Entering the Drama of the Cross
Today is Maundy Thursday and it marks the start of what is known as the Triduum in the church calendar. The Triduum, or “The Three Days,” are Maundy Thursday, Good Friday and Easter Vigil on Easter Sunday. These three days are the high point in the life of the church as we celebrate and remember the Last Supper, Christ’s death on the cross and God’s raising of Him from the dead. We would not exist as a people without what these three days mark — they are at the very center of the Gospel that makes us.
Beginning this evening, we will follow Jesus into the depths through the drama of the Tenebrae service and its weaving together of readings, light and darkness. In this service, we are brought to a place of recognizing that it is for our sins that Christ was crucified. I was reminded of this truth freshly this week, with the painting below, by Rembrandt, in which the artist included a portrait of himself. We played the part this past Palm Sunday as the crowd, yelling “Crucify him!” with a recognition that, as the song goes, “It was my sin that held him there.” As we acknowledge this truth, we press further into the grace and majesty of Jesus’ death on the cross and find freedom and peace.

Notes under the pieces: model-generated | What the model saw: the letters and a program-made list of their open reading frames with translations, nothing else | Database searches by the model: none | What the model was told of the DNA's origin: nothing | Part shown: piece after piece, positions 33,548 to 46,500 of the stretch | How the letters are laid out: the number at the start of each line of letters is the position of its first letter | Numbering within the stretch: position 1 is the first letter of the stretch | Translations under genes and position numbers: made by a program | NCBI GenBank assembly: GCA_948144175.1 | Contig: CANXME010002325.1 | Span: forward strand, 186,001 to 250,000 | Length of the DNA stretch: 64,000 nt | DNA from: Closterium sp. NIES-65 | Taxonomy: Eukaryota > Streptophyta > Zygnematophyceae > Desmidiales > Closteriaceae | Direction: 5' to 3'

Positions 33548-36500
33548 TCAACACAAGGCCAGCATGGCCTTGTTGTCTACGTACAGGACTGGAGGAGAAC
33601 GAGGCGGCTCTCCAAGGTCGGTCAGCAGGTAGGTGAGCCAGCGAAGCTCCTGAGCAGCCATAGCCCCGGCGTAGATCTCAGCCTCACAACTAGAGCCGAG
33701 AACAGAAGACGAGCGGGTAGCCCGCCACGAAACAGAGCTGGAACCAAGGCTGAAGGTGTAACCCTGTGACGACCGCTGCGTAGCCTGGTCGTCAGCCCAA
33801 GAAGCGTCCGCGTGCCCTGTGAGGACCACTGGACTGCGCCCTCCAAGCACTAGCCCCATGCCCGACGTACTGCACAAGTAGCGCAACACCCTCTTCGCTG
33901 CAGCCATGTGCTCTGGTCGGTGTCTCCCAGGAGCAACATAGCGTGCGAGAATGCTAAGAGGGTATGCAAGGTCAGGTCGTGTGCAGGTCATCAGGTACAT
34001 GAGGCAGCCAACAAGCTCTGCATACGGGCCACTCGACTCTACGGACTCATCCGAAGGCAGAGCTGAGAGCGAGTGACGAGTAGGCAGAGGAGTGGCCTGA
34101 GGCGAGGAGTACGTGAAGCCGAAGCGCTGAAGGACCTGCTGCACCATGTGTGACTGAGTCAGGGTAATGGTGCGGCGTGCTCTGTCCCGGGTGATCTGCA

That leads us into Good Friday where we mark the reality and magnitude of Jesus, as God, sharing in the suffering of the world. During Friday’s service, members of our community will share reflections upon Jesus’ words from the cross as windows into their own experiences of the world’s brokenness. This service feels so very sacred; as people courageously share so openly, there is blessing for us all as we are reminded of God’s active suffering with us and for us.
All of this, of course, points us to Sunday and the resurrection. On Sunday, we will sing and praise God for His victory over death and His renewal of all things. Easter is a yearly reminder that God is “beyond possibility” as Fleming Rutledge puts it.
As we walk through these next days together, I hope and pray that the richness of God’s love in giving up His son on the cross, the majesty of His power in the resurrection and His nearness in all you face will be made abundantly clear.